Sun Yang

Biting into Olympic Rudeness

If you’re like us, the summer Olympics have had you glued to the TV. Not only is there a sport for every interest; watching the best athletes in the world perform at their peak is inspiring, exhilarating, and – let’s face it – a bit humbling to us mortals sitting on the couch watching.

These athletes have sacrificed many of the things we take for granted to train and compete in this one particular moment – this historical moment.

Certainly of the competitors, we all have our favorites. But never has it been more clear that we see the rest of world as we are, through our own lens, with our own biases. And never has that lens seemed so disrespectful and, frankly, cruel than in the curious incident of Olympian Chinese swimmer Sun Yang.

The moment Yang knew he had won the 200m men’s freestyle, he reacted like any of us would – with a fist bump, a shout of triumph, and a very big smile.

Unfortunately for Yang, that instant smile generated a firestorm of negative, insulting, and sophomoric comments about the appearance of his teeth, tarnishing the gold medalist’s moment of sheer joy.

Sun Yang

The Daily Dot offered a key insight to all this shaming (and it is shaming):

In most developed countries, having straight, white teeth is a signifier of class. And while dental hygiene is an ongoing issue in China, according to a study from the International Dental Journal from 2005 among adults in China, “56 percent held the attitude that tooth loss is natural and inevitable,” and many had never heard of dental plaque or the effect of sugar on teeth.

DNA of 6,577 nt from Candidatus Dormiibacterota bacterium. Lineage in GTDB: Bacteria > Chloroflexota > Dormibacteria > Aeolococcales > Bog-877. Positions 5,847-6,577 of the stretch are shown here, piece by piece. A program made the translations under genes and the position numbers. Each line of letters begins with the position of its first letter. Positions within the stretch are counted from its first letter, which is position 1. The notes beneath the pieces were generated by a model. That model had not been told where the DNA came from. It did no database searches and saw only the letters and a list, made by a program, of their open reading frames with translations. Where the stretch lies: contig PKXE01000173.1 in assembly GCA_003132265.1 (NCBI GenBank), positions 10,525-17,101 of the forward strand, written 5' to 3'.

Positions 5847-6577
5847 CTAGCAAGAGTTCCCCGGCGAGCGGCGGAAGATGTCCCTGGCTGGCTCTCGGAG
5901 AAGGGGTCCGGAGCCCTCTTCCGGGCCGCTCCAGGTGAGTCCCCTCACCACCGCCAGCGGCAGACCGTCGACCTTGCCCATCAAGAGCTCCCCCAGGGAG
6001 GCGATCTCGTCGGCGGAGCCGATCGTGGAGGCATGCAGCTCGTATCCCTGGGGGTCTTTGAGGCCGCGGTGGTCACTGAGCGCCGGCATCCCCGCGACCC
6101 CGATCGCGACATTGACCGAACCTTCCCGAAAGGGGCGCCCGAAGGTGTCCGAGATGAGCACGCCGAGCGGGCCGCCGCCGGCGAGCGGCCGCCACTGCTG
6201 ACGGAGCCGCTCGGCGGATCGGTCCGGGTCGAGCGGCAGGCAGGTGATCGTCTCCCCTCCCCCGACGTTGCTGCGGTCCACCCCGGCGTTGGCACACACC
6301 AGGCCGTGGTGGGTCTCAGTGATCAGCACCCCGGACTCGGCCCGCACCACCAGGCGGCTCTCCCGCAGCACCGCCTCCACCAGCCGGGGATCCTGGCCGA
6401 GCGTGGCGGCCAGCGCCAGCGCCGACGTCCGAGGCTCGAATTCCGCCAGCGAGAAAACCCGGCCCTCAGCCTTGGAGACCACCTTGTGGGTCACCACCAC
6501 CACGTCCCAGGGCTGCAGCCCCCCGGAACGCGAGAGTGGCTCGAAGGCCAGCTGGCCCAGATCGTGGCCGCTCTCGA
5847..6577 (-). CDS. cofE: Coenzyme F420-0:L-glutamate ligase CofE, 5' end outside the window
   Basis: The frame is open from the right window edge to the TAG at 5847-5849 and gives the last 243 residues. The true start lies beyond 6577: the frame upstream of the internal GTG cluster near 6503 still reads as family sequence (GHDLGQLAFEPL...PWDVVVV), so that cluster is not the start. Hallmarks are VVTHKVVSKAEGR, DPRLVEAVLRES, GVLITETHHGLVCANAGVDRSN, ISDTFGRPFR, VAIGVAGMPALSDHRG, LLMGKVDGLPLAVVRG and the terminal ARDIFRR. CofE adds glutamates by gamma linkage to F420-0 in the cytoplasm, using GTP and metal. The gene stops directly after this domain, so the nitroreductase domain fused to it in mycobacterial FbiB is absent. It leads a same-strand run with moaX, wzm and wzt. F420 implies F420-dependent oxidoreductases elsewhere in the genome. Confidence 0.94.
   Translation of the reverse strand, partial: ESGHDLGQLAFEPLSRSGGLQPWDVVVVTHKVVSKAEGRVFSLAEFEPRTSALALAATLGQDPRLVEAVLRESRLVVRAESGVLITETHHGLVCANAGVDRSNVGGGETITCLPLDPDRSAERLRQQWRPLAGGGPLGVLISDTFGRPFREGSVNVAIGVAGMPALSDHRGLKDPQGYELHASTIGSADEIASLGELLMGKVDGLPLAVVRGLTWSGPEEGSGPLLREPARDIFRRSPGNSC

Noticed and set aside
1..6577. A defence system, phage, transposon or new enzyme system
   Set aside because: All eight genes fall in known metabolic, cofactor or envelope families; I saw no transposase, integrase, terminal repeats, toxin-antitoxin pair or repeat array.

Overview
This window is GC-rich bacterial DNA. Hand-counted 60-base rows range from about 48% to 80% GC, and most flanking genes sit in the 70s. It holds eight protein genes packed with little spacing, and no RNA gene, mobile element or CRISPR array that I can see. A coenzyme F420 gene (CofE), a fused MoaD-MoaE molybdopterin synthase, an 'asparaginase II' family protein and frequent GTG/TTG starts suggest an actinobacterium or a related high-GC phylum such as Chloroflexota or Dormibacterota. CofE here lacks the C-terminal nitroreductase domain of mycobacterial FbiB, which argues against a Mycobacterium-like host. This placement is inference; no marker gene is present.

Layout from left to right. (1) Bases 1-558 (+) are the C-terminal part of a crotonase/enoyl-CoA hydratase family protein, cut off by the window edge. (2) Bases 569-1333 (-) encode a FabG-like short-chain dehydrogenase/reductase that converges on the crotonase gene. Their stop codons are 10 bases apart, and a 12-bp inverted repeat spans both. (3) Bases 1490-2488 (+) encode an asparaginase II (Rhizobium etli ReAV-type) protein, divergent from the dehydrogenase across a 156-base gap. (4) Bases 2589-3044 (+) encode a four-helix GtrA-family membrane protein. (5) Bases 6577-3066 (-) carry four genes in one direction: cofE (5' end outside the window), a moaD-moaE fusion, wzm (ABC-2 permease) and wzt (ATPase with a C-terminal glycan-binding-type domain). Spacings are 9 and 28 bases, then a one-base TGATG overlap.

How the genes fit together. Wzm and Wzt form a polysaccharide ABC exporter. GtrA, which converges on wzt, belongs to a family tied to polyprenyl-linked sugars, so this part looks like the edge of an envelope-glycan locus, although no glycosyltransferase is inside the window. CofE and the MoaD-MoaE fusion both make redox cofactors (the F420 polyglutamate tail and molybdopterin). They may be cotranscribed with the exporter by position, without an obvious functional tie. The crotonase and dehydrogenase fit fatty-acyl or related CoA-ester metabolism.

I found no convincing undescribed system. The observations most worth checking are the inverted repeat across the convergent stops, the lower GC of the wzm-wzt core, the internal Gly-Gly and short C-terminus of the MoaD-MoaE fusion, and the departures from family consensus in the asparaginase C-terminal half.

However, crooked teeth can function as well as straight teeth, and having crooked teeth is not a sign of poor hygiene; it just means not everyone lives up to a Western, mainly American, standard of aesthetics.

And as one Twitter user put it,


If you have the money and the luck to live in a country with an emphasis on dental health, you are at least a person of good fortune when it comes to your teeth and their impact on your overall health. But if you decide to open your fortunate mouth to judge, insult, and hurt another, it won’t be your teeth but your words that become your biggest embarrassment.

The thing is, teeth can always be fixed.